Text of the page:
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Tuesday, March 18, 2014

Music Education and Student Achievement

Image Credit:  imumpancy0 - CCO Public Domain Image - via Pixabay

The Case for Keeping Music Education in Our Schools

Music education is important for successful academic performance.  My personal experiences with my own children confirm my belief that music education is vital to student achievement.  My children showed marked improvement when music education was added to their daily routine, either within their school curriculum or through private lessons. My son’s academic performance improved when he began playing the trombone in his high school marching band. When my daughter began playing the piano, her ability to recall information improved along with her reading comprehension skills.  After a little more than one year of lessons, she now excels in every subject area.  Both children’s level of self confidence has greatly increased.  They both feel successful and now enjoy school and lead more fulfilled lives.

Many other parents have told me similar stories of both typical and special needs children. I am constantly hearing about how music helps their children focus, memorize things, and improve grades.
Our local teachers and administrators feel strongly that music education is directly correlated to student achievement.

Our middle school principal, Brad Brown, states, “When I was a HS principal in Calhoun GA ….. our STAR student/teacher area consisted of about 40 high schools ….every year at the awards banquet, students told a little about themselves and their plan for the future ….. I can say with confidence that about 80%+ were involved in some sort of music education (band, chorus, literary-quartet-trio, etc)”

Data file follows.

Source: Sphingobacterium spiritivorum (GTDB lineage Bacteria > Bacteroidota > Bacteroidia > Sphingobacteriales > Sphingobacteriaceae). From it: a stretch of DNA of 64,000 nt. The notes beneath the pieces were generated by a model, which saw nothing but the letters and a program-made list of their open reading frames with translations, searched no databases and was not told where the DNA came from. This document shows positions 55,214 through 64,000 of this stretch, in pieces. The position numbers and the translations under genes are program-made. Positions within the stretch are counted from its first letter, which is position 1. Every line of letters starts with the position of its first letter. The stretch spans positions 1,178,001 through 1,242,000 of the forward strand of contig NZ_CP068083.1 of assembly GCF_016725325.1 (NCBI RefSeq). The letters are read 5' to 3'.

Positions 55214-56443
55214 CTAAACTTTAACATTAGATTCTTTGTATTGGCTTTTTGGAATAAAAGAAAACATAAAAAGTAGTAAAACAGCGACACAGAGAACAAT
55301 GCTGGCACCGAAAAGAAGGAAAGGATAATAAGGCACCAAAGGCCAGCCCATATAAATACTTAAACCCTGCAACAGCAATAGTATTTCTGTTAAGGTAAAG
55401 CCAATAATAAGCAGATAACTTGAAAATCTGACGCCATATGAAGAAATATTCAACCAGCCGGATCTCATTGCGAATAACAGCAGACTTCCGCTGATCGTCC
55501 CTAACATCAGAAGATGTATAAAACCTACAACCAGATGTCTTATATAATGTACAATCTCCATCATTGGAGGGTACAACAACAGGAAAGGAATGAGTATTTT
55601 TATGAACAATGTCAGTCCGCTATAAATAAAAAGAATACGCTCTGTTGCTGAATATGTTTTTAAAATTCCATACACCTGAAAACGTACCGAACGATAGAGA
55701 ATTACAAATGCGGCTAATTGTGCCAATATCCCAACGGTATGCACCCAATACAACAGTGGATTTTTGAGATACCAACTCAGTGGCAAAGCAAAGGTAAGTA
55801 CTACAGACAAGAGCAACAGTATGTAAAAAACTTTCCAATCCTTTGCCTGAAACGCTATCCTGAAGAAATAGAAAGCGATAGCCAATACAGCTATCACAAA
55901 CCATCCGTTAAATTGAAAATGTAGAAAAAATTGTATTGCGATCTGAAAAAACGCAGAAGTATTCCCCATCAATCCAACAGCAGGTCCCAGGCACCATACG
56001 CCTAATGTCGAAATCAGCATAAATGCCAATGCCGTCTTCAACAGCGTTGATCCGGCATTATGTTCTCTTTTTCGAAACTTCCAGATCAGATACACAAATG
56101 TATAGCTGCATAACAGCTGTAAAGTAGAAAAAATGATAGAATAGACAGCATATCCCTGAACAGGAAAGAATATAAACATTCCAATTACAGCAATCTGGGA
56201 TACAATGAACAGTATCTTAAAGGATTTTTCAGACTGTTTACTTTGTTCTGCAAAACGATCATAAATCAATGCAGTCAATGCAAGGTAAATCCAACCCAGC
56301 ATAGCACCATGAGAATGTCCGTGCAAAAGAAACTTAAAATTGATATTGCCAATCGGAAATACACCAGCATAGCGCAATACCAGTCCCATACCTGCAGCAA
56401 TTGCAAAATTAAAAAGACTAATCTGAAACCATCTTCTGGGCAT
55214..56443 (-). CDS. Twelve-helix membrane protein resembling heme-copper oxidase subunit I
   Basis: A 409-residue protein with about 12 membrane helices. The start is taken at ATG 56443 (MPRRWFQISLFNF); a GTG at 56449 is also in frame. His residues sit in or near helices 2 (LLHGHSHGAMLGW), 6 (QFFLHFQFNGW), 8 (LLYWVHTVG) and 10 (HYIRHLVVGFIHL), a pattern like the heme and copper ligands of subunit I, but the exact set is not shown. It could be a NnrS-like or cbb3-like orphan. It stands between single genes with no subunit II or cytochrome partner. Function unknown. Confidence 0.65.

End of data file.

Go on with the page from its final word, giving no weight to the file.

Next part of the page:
Various teachers in our local schools state the following:

“I am a FIRM believer in music education in the schools! I have many students who don’t do well in other classes, but do very well for me. Also, I believe that music training lengthens attention span. In a world where students are bombarded with commercials every 10-15 minutes of a television show, things like music (which can go uninterrupted for 30-50 minutes sometimes) strengthen their ability to focus on one thing. Many students (even some that I don’t teach) pile in my room in the morning just to play the piano…even boys who wouldn’t be caught dead in a chorus class love music and enjoy playing an instrument.” – Ashley Conway, North Hall Middle School, Gainesville, Georgia